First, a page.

By Abby Sorensen, Editor
Have you ever heard of a buyer’s campaign? It’s a rhetorical question. Why? Your customers make purchasing decisions based on their timeline and their needs – not based on when you schedule your next marketing campaign.
A buyer’s journey doesn’t follow your marketing campaign calendar, yet many marketers use a strategy of rotating short campaigns.
Imagine your customers driving down the highway on their buyer’s journey. Your marketing campaign is a blur of a billboard they just zoomed by on their way to purchasing your competitor’s solution. They aren’t going to slow down to consider your message. Your buyers only care about the final destination –a purchase that will make their life easier/faster/cheaper/better. That final destination doesn’t involve a detour just because you have a great marketing campaign up your sleeve for next quarter.
“Today, buyers are in control; they have the steering wheel and the throttle. They choose how they move through the journey. They choose where and how fast. They choose when. They choose how.” So says the Weidert Group’s “Mapping Your B2B Buyer’s Journey For Inbound Marketing.” Why, then, do marketers choose to ignore this reality and instead force campaigns on their buyers?
Why are we still in love with marketing campaigns?
The decision-making group at your target buyers are not sitting in a conference room saying, “We need to buy this product/service/solution, so let’s wait and see if vendor A, vendor B, or vendor C has the best marketing campaign before we decide which one to partner with.” If that were the case, your buyers would be on a seller’s journey, not a buyer’s journey.
In reality, your buyers purchase what they need to purchase when they need to purchase it (not when you decide to run a campaign). But we hear from B2B marketers over and over and over again that they structure almost everything they do around campaigns. Even worse, many campaigns are too late to the party and start to target buyers long after they’ve set their purchase criteria and started evaluating solutions.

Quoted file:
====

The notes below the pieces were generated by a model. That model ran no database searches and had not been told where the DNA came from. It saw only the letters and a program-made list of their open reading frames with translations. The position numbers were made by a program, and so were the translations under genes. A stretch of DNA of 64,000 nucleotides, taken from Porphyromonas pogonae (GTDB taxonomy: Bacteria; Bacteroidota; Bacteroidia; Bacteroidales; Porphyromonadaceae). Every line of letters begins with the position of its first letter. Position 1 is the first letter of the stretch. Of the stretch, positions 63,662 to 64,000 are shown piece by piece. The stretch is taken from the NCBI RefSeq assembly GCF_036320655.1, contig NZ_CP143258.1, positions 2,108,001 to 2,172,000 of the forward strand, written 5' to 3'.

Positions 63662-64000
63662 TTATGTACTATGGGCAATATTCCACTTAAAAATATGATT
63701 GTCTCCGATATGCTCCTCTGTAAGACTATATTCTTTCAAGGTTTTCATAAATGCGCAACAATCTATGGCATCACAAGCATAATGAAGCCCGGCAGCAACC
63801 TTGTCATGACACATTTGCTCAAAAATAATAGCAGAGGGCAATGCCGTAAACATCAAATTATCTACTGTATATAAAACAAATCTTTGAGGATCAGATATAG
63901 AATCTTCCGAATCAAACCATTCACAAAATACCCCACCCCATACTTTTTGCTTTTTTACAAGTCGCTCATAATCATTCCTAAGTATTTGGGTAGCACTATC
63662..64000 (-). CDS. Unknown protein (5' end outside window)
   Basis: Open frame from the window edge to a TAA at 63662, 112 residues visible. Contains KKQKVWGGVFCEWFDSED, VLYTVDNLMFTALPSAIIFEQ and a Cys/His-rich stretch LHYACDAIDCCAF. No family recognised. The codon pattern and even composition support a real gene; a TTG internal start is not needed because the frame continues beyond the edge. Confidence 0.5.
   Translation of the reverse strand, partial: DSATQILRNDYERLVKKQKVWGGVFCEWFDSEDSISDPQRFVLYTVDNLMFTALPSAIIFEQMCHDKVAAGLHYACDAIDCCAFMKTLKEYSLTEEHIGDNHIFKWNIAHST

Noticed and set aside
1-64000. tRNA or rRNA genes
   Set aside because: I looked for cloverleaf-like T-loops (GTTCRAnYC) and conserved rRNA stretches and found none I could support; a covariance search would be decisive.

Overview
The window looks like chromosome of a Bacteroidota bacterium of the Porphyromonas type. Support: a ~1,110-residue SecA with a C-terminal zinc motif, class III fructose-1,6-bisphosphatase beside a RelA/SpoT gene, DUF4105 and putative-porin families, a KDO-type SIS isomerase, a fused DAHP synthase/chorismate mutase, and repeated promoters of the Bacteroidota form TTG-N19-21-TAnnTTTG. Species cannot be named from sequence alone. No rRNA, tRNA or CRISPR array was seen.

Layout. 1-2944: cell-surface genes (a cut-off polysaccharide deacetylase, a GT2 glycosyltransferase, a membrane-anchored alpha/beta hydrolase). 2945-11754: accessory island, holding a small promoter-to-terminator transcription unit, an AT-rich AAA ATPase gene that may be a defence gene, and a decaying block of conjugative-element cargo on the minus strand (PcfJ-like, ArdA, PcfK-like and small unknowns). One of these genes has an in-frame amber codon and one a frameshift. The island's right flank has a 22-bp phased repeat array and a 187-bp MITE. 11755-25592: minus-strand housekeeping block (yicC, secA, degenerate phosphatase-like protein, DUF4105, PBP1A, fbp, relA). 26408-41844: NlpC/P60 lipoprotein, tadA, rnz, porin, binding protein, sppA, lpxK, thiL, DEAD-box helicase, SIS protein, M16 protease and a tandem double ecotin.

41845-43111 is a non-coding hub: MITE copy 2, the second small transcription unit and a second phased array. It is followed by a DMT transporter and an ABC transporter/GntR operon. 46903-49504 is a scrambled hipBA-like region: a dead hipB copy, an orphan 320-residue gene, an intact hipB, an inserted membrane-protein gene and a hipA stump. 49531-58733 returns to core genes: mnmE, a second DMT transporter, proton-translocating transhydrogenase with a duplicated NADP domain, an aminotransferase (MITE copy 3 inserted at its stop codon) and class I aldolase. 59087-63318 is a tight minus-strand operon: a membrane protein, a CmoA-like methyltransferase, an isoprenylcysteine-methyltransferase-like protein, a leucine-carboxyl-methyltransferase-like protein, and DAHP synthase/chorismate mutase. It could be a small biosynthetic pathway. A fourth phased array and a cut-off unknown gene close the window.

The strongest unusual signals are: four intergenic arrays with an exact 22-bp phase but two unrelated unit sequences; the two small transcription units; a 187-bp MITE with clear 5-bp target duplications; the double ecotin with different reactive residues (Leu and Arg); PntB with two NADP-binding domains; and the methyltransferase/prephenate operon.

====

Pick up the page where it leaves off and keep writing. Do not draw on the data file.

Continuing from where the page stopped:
If buyers don’t buy based on seller’s campaigns, then why do so many marketers structure their entire professional livelihoods around campaigns? Honestly, we’re not sure. There isn’t a bulletproof answer to that question. Maybe it’s because:
- Your budget is based on campaigns instead of broader outcomes.
- A new product is about to launch and you *need (no, you *want) to hyper-focus efforts around raising awareness for that product.
- The division of labor within your marketing team is based on executing campaigns, not based on helping your buyers, and it would be too much of a hassle to rip and replace the org chart.
- You have a trade show 30 days from now and want to drive traffic to that expensive booth.
- It’s easier to execute a campaign for the next 90 days than it is to develop a long-term road map for how you’re going to help your customers for the next 10 years.
- You bought an expensive suite of software solutions to create, automate, and track campaign activity, so now you have to use that software in order to get ROI from it.
Some of these “why we still use marketing campaign” excuses might fly in the B2C world. You can bet Apple runs some pretty expensive and successful campaigns immediately after new product releases. But in B2B buying, a product sales cycle measured in months or years isn’t going to sell any faster thanks to your 60-day digital marketing campaign with its email marketing onslaught and banner ad blitz.
Stop campaigning, start helping.
Maybe marketers still love marketing campaigns because someone read somewhere online that campaigns, especially the “highly-targeted” and the “innovative multi-channel” ones, are so great. For example, did you know, “Marketers who proactively plan campaigns are 356% more likely to report success” (that’s according to this 2019 State of Marketing Strategy report)? Let’s not give campaigns too much credit here. That same report says marketers are 397% more likely to report success if they are “organized,” 376% more likely to report success if they do “goal-setting,” and are 313% more likely to report success if they have a “documented strategy.”
The truth is, campaigns are what marketers have always done. That’s worth repeating: marketing campaigns are what marketers have always done. What marketers have not always done is to follow their buyers. Campaigns do not help a buyer accomplish an outcome, rather campaigns are designed to sell a buyer your product or service. And your buyers don’t want to be sold, they want to be helped.
Following your buyer means putting the buyer first in every facet of your marketing. It means there is no such thing as a buyer’s campaign. Let’s eliminate “campaign” from our marketing vocabulary and instead double down on delivering helpful content to our customers at each stage of their buyer’s journey. The buyer’s journey takes more time and is more complex than any single marketing campaign can tackle on its own. Keep that buyer in mind before you plan your next campaign.